So, story time.
For this month’s consummate badass, we’re going to look at a figure in history who, though unnamed, nevertheless had stones formed from actual granite; the nameless Viking on Stamford Bridge.
For any of you not familiar with the events of the Battle of Stamford Bridge, here is a small recap: essentially, because King Edward the Confessor of England, in his infinite wisdom, opted not to procreate in the years preceding his death in 1066, leaving the throne up in arms. This caused a couple of claims to float around. Harold Godwinson, some Anglo-Saxon demagogue who’d promised not to take the throne, capitalized on sheer proximity and proclaimed himself King of England. This understandably annoyed the living crap out of Harald Hardrada (or ‘Hard Ruler’), the King of Norway, who’d also staked a claim to the throne.
Then there was some Frenchy called William the *******, but he’s irrelevant for now.
Anyhow, being understandably a bit annoyed that his soon-to-be retirement home had been snatched away by some dung-farming Saxon, Harald did what any self-respecting Norseman would do and declared never-ending war on Harold Godwinson. A good idea, right off the bat; the Norsemen flooded into the North and began a massacre that would have made a butcher cringe. They sacked monasteries, burned towns, and slaughtered livestock. They destroyed Scarborough; swings and roundabouts, I guess. Everything was going great, before Harold Godwinson pulled his finger out and took off at a flat run for Stamford Bridge, where the Norsemen were camped; he dragged the entire Saxon army behind him. It took them four days to make a 180 mile trip which, for a full-fledged army, is kind of insane.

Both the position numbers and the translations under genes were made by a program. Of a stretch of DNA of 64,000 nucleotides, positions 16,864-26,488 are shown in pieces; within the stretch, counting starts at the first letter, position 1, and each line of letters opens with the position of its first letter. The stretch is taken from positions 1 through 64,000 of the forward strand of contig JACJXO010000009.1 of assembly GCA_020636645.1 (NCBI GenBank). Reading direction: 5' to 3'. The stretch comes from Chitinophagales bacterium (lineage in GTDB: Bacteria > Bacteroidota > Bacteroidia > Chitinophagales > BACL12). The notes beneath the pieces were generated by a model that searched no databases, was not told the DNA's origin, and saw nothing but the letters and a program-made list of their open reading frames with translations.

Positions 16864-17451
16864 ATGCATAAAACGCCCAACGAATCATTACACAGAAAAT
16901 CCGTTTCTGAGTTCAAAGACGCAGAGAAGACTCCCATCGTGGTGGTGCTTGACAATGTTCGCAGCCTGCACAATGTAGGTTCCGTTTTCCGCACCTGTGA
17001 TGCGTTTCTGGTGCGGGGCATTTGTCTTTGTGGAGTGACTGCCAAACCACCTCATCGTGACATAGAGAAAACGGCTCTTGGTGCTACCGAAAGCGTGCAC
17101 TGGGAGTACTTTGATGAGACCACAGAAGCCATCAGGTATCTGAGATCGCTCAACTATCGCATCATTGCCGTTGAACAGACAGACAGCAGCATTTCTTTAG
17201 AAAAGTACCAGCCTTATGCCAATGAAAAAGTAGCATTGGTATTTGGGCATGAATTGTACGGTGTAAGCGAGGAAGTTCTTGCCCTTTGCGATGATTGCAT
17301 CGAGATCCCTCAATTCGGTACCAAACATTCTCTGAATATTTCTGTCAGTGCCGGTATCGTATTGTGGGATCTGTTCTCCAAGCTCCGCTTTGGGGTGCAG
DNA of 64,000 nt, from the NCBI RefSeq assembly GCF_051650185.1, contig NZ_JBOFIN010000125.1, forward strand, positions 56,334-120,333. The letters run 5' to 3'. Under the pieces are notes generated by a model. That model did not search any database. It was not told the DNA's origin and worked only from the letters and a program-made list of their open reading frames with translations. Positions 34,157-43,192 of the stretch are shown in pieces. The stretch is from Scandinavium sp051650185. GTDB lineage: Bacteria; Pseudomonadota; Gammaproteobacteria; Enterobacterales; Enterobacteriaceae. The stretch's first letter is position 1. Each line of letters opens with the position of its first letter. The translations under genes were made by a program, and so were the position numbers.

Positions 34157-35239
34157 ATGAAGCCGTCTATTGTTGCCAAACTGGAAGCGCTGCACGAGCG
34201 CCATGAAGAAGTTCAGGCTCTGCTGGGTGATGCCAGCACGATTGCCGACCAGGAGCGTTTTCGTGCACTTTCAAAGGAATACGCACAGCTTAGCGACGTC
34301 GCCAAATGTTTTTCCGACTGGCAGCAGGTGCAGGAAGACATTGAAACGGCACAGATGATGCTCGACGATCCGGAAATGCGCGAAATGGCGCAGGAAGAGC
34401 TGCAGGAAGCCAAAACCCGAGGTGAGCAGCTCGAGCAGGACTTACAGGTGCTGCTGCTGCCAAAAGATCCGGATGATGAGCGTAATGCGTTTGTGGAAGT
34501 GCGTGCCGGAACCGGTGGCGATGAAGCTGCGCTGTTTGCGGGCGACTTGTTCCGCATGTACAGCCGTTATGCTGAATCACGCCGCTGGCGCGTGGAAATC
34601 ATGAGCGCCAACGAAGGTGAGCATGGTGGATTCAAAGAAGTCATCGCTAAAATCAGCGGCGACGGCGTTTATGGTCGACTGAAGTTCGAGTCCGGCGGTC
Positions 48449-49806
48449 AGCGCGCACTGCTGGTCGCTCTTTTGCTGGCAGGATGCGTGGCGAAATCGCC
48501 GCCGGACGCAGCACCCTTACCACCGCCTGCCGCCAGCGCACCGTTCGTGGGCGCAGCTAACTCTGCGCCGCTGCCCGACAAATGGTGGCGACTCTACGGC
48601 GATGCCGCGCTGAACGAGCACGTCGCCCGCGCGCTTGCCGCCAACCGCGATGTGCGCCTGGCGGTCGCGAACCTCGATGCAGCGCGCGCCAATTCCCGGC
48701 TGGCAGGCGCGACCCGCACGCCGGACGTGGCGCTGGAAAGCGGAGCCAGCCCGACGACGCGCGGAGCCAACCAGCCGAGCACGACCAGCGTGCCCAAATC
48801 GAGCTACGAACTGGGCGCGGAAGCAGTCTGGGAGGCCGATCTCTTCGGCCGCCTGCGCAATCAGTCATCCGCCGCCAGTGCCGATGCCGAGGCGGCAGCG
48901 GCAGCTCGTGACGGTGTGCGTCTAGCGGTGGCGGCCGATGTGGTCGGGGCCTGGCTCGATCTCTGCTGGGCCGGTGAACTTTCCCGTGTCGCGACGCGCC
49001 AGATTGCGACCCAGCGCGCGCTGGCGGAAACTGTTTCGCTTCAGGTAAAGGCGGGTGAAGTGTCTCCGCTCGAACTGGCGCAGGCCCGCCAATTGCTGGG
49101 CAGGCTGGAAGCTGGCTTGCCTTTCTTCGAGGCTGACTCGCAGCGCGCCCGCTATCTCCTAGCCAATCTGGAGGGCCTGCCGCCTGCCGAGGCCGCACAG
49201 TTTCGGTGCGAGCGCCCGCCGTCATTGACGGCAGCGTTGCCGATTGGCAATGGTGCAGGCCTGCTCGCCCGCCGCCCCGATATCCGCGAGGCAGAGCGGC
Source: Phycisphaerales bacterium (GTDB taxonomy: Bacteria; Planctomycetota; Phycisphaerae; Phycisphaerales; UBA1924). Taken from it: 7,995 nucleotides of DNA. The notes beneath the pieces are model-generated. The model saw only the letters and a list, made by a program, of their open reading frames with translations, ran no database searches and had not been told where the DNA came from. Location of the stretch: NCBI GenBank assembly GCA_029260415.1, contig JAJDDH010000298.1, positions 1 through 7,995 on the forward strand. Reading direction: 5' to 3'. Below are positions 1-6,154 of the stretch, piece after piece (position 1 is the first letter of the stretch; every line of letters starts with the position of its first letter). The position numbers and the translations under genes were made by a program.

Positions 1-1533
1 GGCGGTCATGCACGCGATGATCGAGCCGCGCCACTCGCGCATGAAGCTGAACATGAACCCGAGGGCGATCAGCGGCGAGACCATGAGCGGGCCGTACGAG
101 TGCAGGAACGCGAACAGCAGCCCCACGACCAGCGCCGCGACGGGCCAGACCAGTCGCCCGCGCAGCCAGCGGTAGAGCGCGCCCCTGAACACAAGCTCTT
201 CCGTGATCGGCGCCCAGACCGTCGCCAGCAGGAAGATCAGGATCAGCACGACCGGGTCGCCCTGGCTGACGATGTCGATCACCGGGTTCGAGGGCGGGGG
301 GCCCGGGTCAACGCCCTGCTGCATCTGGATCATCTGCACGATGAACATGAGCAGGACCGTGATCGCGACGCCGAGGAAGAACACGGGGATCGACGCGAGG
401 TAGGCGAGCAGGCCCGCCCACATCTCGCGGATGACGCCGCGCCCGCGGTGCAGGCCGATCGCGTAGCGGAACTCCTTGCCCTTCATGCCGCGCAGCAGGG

We approach the main point of this story; for now, the Norsemen were shafted. They were a day’s march away from a good third of their army, as well as the armour and weapons necessary for a pitched battle, and on the wrong damn side of the River Derwent. As most smart people would do, Harald ordered a retreat across the bridge, because Norsemen were basically running into a grinder with regards to the Saxon army. The aforementioned army pursued the Norwegians, of course, because running after people who are fleeing was something of a theme in 1066; although they ran into a little problem on the bridge.
Our eponymous hero. Described as a ‘giant’ by both the Norse Skalds and the Anglo-Saxon Chronicle, it’s supposed that he wielded a two-handed Dane axe, the equivalent of a Short-Range Ballistic missile in Medieval terms. Given permission by Harald to ascend to Valhalla through a glorious death in combat, this Berserker stood on the narrow bridge and held off the entirety of the Saxon army for close to an hour, killing at least forty men and mortally wounding many others. He shrugged off wounds, hewed through armour, and shifted not a damn inch from the bridge’s cobbles.
Nothing ever ends well though, and he ended up dead because some craven Saxon floated in a barrel underneath the bridge and shanked him in the nads with a spear. You can’t always win, but in this case, it seems that our Norse hero sort of did; he’d given his army enough time to form a shield wall to face the Saxons (though it proved to be of little profit in the end) and now, with his death, ascended to Valhalla to chill with Odin and Thor and hot Valkyries and drink. Bit of a win-win, really.
To quote, ‘sometimes the Gods point down at a small child and decree ”This one shall have balls of pure granite”.’ I think we can safely say that this is one such case, all things considered.
So! Was the unnamed viking really a badass? Let us know what you think in the comments!
Note: This is, I think, the start of a monthly series extolling the virtues of some historical and contemporary badasses, if anyone at all is interested. Feedback appreciated.
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